On the surface it seems we have been successful in relegating my case of stage IV renal cell carcinoma (kidney cancer) into acting like a chronic disease. Something like diabetes. Something you can live with and keep at bay with medication. It doesn’t appear to be actively trying to snuff me out and thankfully it also appears that the oral chemotherapy I’m taking daily, although it is making me very nauseated and giving me constant diarrhea, has done a number on at least two tumors on my left adrenal gland. The tumors are gone!
Jill and I met with Dr. Andy Pippas yesterday morning. Except for a slightly elevated billirubin count, my lab work is exceptional. The higher than normal billirubin is a direct result of my taking the Votrient, which is an oral chemotherapy drug called a tyrosine kinase inhibitor. Our discussion with Dr. Pippas went toward the shocking weight loss I’ve experienced — now almost 100 pounds! He looked at my chart and proclaimed that I’d lost about 10 more pounds since I last saw him just 4 weeks ago. He is concerned, as are we, that I’m really starting to lose muscle mass and tone.
We talked about my nausea a lot during this visit, I guess because it has gotten worse over the past month. I am really having a difficult time eating almost everything EXCEPT Vietnamese food. I’m surviving on a dish at Uptown Vietnam Cuisine called hu thieu, which is a pork broth based soup, similar to pho (pronounced /f?/). It fills me up. It makes it happy and it is a very healthy dish, according to Beth Bussey, my nutritionist. Other than that meal, I am finding it very difficult to eat a single other thing without feeling nauseated. For a former fat foodie, this is really quite difficult to take.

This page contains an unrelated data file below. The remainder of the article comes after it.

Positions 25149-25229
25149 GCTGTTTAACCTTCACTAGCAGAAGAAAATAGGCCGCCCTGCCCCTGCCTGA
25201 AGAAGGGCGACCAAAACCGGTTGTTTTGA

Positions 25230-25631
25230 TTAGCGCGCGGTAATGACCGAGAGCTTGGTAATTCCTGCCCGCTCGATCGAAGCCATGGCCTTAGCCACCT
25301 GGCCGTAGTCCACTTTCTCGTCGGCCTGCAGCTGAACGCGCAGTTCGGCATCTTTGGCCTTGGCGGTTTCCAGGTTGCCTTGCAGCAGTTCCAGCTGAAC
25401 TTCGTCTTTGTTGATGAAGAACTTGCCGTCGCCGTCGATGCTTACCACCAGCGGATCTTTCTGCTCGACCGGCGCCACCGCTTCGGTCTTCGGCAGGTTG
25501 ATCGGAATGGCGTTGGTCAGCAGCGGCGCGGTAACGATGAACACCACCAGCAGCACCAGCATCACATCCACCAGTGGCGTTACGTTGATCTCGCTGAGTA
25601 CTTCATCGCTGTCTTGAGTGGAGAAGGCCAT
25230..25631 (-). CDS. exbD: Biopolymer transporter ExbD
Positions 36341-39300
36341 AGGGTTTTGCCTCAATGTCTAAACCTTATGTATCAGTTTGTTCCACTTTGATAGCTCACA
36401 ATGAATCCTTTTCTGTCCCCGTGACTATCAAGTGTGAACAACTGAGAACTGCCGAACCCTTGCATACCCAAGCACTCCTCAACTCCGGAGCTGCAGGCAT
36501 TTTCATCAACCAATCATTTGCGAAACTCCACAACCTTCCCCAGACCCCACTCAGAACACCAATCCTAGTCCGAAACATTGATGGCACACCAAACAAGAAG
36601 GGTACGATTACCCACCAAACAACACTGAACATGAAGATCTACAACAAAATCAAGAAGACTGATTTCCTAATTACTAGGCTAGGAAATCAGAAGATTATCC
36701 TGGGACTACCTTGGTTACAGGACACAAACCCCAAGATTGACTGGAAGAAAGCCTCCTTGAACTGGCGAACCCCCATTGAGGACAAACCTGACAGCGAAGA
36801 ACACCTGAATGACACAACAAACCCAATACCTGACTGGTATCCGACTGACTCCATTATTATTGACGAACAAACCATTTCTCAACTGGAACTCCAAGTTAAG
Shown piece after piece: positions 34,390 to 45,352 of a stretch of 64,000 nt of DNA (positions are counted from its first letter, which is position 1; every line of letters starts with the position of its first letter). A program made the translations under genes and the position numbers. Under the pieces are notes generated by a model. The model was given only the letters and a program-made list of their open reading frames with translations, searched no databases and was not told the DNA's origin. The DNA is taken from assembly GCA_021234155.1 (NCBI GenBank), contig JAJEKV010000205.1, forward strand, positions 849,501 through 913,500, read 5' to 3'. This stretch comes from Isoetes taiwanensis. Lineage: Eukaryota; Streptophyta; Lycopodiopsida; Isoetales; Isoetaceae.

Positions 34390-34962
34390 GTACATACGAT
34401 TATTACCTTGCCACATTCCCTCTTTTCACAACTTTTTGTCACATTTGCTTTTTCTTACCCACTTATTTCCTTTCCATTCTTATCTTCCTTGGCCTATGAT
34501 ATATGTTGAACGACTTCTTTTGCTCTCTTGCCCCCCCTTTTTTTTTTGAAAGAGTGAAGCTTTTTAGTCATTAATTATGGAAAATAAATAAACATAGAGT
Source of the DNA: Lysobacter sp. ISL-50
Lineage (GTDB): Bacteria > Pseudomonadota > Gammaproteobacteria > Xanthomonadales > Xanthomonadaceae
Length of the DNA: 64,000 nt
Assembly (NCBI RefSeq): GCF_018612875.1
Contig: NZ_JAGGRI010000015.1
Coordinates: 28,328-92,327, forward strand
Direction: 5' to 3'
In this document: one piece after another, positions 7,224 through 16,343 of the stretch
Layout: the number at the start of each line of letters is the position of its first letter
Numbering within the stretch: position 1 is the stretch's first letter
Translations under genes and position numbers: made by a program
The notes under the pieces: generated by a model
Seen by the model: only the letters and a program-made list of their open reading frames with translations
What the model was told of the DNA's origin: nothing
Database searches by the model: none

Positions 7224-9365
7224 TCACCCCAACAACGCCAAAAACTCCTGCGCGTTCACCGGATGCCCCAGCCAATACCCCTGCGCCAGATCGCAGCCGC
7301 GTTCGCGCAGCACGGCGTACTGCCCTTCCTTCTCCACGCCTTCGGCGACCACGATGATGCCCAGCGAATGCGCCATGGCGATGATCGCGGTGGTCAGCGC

Dr. Pippas prescribed a timed-release patch containing a drug called ondansetron (trade name Zofran), and the idea was for it to provide me with a constant infusion of the drug for a solid week and keep my nausea at bay. I applied the patch yesterday afternoon and so far, I have been nauseated almost every waking moment. I’m not sure if I’m experiencing a “breaking in” period or whether there is something else going on, but I’m at the edge of a dry heave all the time. So far, today hasn’t been much fun.
Dr. Pippas also told me about another product which is a wristband that gently stimulates the median nerve in the wrist and signals the “vomit center” in the brain not to fire. Who knew the brain had a vomit center? I am doing some research on that product now and may add it to my anti-nausea regime to see if we can get me back to a better place.
So, all things considered, I am in a pretty good position right now for someone with stage IV cancer. I’m not in immediate danger of dying. I’m able to enjoy my family and friends. And, even though I have a real intimate relationship with my toilet, I can enjoy and fairly respectable amount of good time during a day. As I see it, things could be a lot worse. If this is all there is, I’m happy to have it.
The other news is that I’m feeling like I might be able to write again and I hope that will translate into my being more communicative in this blog. Time will tell. In the meantime, I hope you have a fabulous Christmas with your family and friends. If you celebrate other holidays at this time of the year, I hope yours is a great one! For all my brother and sister cancer sufferers out there, hang on, there’s a better year coming.